... law against stealing rides on freights is strictly enforced. The tramp has always to walk—to the American tramp this is at first a hardship, but you soon grow to like it ... you learn to enjoy the wine in the air, the fragrance of the strange trees that shed bark instead of leaves, the noise of scores of unseen Waterfalls in the ...
— Tramping on Life - An Autobiographical Narrative • Harry Kemp

... she said. "Your father isn't the only man married to a woman not as clever as himself. He isn't going to let that stop him. And your mother's going to learn to be the wife of a great man and do the best she can. And if they don't like her they've got to put up with her. I shall talk to the both of them." A wave of motherliness towards the entire Phillips family passed over her. It included Hilda. She caught the child to ...
— All Roads Lead to Calvary • Jerome K. Jerome

... Voices were audible, too, and he contrived to make out that boats had been let down to search for the fisherman and his companions. This was all that could be learned here, and he became anxious to reach home, that he might himself cross to Claremont and learn what was ...
— A Canadian Heroine, Volume 2 - A Novel • Mrs. Harry Coghill

... the anecdote, however, are borne out by indirect evidence. As to the latter, Young has left us sufficient proof that he was fond of arguing on the theological side, and that he had his own way of treating old subjects. As to the former, we learn that Pope, after saying other things which we know to be true of Young, added, that he passed "a foolish youth, the sport of peers and poets;" and, from all the indications we possess of his career till he was nearly fifty, we are inclined to think that Pope's statement only errs ...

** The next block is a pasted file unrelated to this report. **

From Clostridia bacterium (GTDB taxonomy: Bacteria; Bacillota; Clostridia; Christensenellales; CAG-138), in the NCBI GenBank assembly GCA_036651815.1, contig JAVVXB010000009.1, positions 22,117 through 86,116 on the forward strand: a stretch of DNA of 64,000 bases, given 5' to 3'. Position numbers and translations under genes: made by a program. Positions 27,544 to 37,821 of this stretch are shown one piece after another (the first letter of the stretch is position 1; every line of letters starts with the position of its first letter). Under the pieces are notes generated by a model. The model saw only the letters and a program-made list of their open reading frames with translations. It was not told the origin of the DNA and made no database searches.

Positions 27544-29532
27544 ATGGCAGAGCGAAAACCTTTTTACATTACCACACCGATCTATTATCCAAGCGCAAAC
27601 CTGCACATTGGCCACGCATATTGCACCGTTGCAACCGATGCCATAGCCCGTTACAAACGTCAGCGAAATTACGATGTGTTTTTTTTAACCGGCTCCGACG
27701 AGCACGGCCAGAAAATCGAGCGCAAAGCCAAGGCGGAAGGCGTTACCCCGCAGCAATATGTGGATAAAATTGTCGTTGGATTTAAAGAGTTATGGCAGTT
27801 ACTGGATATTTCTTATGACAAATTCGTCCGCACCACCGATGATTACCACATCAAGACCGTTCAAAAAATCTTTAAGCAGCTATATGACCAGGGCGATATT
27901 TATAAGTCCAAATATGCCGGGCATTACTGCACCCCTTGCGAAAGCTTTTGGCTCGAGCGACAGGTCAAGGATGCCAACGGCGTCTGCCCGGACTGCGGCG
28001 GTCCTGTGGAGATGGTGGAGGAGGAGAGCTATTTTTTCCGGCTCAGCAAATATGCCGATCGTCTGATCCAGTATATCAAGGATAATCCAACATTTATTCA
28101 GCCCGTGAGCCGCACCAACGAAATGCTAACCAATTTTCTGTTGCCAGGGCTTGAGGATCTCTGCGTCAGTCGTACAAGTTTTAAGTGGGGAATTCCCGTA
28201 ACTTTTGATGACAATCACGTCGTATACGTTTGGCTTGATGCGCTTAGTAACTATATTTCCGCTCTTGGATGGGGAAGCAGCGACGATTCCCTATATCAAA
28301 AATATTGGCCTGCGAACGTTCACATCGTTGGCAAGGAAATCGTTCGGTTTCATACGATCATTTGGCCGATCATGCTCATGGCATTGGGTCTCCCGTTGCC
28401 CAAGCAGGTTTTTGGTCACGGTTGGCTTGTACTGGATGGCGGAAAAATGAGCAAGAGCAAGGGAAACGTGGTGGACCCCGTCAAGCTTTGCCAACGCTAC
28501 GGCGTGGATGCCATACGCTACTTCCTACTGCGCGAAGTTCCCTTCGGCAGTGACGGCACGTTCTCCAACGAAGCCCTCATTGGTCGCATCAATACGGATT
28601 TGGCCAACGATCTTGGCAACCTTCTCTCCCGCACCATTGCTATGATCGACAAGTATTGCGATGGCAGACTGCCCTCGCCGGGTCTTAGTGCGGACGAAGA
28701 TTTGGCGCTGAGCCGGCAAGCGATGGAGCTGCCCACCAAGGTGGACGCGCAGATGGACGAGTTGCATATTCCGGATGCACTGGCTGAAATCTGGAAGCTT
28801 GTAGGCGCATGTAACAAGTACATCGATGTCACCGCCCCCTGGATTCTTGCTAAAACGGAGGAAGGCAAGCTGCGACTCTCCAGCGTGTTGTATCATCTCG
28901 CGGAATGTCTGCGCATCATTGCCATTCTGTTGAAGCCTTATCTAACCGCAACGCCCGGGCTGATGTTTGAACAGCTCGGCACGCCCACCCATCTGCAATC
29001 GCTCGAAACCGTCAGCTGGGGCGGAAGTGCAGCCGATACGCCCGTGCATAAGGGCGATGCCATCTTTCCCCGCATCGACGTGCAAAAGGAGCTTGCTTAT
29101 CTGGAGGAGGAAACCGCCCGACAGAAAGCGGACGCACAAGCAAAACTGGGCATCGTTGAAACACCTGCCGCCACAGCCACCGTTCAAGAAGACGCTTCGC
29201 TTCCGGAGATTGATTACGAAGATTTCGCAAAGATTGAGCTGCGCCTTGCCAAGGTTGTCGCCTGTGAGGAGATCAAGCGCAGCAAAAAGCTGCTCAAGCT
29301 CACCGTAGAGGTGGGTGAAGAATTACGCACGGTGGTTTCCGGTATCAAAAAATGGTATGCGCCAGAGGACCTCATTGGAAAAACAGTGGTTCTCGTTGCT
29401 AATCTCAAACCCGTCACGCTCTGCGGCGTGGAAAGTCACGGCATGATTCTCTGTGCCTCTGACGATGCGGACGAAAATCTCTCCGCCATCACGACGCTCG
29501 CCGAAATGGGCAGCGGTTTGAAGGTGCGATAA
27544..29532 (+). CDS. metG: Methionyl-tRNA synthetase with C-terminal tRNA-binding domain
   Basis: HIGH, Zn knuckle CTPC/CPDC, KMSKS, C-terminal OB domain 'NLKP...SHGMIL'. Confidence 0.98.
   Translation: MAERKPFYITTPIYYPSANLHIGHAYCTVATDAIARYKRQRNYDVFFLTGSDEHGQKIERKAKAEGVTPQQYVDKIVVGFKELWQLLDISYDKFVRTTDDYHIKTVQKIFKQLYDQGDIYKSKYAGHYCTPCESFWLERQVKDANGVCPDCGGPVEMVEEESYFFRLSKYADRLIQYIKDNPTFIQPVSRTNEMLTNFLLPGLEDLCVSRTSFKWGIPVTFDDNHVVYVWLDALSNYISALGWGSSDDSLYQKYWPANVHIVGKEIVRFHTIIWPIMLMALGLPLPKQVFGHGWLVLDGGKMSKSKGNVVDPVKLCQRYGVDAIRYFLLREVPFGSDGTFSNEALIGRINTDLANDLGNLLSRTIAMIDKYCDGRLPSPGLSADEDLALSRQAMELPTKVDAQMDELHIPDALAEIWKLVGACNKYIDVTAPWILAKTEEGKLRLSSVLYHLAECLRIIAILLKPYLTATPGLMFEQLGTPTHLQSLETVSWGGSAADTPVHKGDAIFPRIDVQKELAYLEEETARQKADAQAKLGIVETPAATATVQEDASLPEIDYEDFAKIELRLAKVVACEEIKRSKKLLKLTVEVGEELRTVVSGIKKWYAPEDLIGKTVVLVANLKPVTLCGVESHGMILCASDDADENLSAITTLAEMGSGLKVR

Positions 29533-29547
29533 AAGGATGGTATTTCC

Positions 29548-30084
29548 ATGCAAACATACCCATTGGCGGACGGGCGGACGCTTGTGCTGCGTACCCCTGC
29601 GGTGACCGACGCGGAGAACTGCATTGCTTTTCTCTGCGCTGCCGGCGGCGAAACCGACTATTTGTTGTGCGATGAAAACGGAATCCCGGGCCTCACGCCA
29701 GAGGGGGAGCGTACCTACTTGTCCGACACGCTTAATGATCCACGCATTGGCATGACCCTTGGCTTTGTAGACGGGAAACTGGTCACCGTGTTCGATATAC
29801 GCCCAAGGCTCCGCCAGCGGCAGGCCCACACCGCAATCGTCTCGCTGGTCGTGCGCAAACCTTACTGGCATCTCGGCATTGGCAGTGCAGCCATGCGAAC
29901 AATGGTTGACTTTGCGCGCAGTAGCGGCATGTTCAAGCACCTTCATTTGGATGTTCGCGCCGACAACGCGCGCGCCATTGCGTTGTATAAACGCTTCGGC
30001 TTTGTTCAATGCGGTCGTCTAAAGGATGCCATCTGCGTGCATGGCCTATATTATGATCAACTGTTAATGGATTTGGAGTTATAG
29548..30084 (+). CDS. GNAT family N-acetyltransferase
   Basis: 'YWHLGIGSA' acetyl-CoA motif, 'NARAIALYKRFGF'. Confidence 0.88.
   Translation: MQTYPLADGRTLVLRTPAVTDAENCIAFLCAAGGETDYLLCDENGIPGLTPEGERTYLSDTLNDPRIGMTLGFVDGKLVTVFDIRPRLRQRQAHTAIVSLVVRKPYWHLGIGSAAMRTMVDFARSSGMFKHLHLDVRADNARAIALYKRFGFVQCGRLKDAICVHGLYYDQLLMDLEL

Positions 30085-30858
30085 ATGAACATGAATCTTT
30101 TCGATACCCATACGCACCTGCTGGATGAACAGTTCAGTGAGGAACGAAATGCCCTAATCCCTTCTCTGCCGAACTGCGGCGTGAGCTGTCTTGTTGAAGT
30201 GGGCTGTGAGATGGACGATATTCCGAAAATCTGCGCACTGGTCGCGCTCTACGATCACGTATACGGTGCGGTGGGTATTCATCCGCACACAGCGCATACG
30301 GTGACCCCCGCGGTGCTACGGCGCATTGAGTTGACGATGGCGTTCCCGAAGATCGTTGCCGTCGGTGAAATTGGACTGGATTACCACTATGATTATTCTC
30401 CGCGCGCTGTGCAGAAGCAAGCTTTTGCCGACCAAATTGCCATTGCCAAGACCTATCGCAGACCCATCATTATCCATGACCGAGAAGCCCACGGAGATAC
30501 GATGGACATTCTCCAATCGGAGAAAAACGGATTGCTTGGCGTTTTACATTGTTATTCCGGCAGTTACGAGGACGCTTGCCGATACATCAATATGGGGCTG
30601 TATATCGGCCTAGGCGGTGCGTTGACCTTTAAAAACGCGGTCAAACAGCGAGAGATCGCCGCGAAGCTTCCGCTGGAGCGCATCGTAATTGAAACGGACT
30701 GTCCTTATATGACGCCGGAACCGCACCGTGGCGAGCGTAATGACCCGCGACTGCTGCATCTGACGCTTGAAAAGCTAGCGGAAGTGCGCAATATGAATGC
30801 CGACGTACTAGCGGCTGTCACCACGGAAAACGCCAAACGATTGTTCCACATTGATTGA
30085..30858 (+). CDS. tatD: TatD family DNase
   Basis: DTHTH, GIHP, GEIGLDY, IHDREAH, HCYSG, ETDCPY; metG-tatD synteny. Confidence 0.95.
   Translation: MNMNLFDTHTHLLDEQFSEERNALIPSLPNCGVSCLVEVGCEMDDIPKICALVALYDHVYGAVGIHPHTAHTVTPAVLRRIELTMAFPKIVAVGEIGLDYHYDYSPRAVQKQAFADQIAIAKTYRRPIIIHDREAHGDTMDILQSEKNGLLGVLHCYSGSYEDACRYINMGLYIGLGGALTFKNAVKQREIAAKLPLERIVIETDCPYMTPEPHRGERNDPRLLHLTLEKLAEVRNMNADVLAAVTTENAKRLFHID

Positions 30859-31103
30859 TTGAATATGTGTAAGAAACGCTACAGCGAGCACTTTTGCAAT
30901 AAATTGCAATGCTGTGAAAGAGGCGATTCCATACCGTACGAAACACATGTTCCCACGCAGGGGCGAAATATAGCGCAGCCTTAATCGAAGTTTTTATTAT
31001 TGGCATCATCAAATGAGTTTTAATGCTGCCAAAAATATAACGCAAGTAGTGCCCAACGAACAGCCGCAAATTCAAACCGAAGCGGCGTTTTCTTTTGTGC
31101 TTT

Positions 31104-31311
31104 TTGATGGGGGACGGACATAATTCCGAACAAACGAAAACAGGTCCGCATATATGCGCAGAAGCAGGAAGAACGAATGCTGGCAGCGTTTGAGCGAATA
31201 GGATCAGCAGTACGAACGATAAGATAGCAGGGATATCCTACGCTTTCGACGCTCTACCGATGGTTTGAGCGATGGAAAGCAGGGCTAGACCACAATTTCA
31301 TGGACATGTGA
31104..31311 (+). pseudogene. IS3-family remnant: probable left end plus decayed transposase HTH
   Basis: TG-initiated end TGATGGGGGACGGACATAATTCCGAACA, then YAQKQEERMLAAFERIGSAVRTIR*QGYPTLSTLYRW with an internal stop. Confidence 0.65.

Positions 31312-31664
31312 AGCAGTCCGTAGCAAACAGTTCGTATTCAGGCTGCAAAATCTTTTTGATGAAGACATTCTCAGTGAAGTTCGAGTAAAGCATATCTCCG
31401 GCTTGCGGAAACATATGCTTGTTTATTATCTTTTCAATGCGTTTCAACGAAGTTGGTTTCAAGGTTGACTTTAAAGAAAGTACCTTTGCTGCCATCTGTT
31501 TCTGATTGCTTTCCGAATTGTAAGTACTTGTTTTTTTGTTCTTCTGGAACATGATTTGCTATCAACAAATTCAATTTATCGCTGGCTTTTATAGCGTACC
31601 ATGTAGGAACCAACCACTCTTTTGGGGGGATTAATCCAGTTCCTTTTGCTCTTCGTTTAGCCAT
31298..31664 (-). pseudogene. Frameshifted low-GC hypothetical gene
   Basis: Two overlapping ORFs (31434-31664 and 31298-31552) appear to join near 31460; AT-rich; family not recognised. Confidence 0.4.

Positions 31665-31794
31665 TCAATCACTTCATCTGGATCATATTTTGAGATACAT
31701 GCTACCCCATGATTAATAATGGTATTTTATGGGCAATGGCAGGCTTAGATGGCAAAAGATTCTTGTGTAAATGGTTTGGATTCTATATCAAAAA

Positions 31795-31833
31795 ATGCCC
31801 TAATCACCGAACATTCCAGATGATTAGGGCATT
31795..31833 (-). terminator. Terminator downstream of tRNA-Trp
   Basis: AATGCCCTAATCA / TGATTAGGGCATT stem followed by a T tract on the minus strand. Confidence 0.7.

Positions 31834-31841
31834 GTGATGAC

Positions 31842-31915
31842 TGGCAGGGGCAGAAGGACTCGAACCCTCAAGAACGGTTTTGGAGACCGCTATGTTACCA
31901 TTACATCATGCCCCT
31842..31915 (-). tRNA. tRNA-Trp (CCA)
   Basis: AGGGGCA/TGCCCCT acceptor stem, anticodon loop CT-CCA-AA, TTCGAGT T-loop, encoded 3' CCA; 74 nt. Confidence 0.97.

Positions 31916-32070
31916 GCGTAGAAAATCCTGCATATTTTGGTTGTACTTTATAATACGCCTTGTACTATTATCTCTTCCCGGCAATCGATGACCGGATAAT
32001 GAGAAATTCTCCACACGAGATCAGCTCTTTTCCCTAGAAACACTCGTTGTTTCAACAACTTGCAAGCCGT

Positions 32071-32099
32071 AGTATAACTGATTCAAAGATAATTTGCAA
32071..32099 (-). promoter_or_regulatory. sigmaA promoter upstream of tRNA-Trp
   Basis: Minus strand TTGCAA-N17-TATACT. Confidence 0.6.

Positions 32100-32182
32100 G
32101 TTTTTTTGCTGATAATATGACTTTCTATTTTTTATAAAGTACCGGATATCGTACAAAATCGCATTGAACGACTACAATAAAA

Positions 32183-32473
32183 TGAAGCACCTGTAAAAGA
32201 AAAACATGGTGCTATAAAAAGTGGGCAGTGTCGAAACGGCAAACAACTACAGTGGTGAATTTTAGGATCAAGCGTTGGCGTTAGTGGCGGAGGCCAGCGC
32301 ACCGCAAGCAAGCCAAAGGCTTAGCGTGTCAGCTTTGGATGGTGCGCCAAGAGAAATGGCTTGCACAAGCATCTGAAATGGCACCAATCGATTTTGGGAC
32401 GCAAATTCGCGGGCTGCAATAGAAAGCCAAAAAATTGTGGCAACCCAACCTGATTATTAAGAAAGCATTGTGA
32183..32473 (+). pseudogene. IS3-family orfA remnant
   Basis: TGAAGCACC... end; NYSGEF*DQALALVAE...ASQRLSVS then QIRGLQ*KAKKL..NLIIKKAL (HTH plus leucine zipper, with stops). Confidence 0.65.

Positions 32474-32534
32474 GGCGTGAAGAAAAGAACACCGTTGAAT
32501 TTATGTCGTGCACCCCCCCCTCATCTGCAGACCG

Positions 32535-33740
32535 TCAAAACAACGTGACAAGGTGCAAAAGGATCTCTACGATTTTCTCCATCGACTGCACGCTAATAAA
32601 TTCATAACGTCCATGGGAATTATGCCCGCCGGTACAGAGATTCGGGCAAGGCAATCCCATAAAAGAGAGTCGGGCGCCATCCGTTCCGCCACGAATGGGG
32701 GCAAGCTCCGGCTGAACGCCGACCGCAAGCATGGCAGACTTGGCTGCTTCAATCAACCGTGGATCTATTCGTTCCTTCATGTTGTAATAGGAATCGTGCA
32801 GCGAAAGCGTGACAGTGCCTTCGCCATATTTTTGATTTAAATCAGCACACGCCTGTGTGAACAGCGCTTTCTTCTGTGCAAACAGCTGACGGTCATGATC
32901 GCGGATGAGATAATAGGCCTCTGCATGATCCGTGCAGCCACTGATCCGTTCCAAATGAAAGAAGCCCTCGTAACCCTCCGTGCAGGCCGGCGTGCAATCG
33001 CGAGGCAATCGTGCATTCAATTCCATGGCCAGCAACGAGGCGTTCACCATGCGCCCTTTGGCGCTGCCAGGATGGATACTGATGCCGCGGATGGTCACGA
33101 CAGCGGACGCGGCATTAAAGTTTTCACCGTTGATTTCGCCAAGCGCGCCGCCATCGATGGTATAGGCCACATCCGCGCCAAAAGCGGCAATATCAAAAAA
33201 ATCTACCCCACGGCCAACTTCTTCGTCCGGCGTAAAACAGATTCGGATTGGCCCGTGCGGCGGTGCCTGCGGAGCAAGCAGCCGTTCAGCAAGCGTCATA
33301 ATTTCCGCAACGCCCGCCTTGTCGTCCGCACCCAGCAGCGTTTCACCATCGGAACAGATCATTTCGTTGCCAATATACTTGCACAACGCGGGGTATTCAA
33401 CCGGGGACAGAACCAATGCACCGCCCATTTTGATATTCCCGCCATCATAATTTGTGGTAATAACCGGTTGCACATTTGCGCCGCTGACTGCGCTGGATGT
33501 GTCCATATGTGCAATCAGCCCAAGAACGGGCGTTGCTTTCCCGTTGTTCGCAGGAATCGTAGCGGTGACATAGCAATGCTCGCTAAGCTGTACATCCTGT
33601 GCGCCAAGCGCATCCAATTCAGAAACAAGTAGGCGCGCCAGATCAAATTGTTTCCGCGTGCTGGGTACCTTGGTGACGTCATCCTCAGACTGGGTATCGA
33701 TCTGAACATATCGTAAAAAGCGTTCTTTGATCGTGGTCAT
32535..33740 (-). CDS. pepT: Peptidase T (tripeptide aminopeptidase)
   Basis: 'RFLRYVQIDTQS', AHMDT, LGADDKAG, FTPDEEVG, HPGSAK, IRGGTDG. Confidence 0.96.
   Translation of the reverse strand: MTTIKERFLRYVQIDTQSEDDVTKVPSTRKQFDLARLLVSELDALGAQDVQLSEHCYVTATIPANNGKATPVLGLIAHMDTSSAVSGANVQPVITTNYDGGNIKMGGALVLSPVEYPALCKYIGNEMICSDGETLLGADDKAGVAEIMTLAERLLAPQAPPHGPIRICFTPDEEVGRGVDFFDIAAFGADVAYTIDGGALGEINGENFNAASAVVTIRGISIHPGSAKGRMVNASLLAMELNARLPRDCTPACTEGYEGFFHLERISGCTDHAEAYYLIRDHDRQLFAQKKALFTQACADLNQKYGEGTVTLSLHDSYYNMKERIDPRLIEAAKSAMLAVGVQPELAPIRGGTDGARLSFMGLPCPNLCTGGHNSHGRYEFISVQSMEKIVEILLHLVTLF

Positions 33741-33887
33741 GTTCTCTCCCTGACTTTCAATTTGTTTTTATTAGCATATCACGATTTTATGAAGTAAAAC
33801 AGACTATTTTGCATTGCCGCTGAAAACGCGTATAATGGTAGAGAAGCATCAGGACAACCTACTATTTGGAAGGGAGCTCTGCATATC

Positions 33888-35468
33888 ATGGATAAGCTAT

— The Essays of "George Eliot" - Complete • George Eliot

... warfare against commerce is a warfare against mankind. It is a war against all nations. American ships have been sunk, American lives taken, in ways which it has stirred us very deeply to learn of, but the ships and people of other neutral and friendly nations have been sunk and overwhelmed in the waters in the same way. There has been no discrimination. The challenge is to all mankind. Each nation must decide for itself how it will meet it." (President Wilson's Message ...